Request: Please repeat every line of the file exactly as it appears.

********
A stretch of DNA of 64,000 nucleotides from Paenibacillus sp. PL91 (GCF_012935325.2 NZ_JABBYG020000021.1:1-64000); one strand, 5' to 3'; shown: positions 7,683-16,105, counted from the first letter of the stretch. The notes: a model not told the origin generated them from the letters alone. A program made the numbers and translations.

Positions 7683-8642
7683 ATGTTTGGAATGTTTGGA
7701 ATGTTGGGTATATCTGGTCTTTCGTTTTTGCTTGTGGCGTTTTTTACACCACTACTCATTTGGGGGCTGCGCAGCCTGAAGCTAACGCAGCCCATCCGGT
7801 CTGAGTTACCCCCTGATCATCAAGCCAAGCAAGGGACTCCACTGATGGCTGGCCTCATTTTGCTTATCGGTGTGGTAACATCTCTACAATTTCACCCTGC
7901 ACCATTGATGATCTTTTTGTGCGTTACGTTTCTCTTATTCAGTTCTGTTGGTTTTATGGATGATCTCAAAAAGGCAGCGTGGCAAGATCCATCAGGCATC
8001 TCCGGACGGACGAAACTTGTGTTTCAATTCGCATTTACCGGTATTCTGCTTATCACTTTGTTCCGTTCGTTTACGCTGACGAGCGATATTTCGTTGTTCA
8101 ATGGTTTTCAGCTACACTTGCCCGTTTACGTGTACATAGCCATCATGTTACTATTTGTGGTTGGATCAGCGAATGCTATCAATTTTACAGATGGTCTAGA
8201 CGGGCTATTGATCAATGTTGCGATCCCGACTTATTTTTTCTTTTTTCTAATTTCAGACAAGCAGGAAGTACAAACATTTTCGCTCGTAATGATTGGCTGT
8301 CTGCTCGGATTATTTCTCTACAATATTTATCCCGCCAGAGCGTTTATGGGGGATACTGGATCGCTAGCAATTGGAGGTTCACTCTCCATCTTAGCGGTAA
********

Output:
A stretch of DNA of 64,000 nucleotides from Paenibacillus sp. PL91 (GCF_012935325.2 NZ_JABBYG020000021.1:1-64000); one strand, 5' to 3'; shown: positions 7,683-16,105, counted from the first letter of the stretch. The notes: a model not told the origin generated them from the letters alone. A program made the numbers and translations.

Positions 7683-8642
7683 ATGTTTGGAATGTTTGGA
7701 ATGTTGGGTATATCTGGTCTTTCGTTTTTGCTTGTGGCGTTTTTTACACCACTACTCATTTGGGGGCTGCGCAGCCTGAAGCTAACGCAGCCCATCCGGT
7801 CTGAGTTACCCCCTGATCATCAAGCCAAGCAAGGGACTCCACTGATGGCTGGCCTCATTTTGCTTATCGGTGTGGTAACATCTCTACAATTTCACCCTGC
7901 ACCATTGATGATCTTTTTGTGCGTTACGTTTCTCTTATTCAGTTCTGTTGGTTTTATGGATGATCTCAAAAAGGCAGCGTGGCAAGATCCATCAGGCATC
8001 TCCGGACGGACGAAACTTGTGTTTCAATTCGCATTTACCGGTATTCTGCTTATCACTTTGTTCCGTTCGTTTACGCTGACGAGCGATATTTCGTTGTTCA
8101 ATGGTTTTCAGCTACACTTGCCCGTTTACGTGTACATAGCCATCATGTTACTATTTGTGGTTGGATCAGCGAATGCTATCAATTTTACAGATGGTCTAGA
8201 CGGGCTATTGATCAATGTTGCGATCCCGACTTATTTTTTCTTTTTTCTAATTTCAGACAAGCAGGAAGTACAAACATTTTCGCTCGTAATGATTGGCTGT
8301 CTGCTCGGATTATTTCTCTACAATATTTATCCCGCCAGAGCGTTTATGGGGGATACTGGATCGCTAGCAATTGGAGGTTCACTCTCCATCTTAGCGGTAA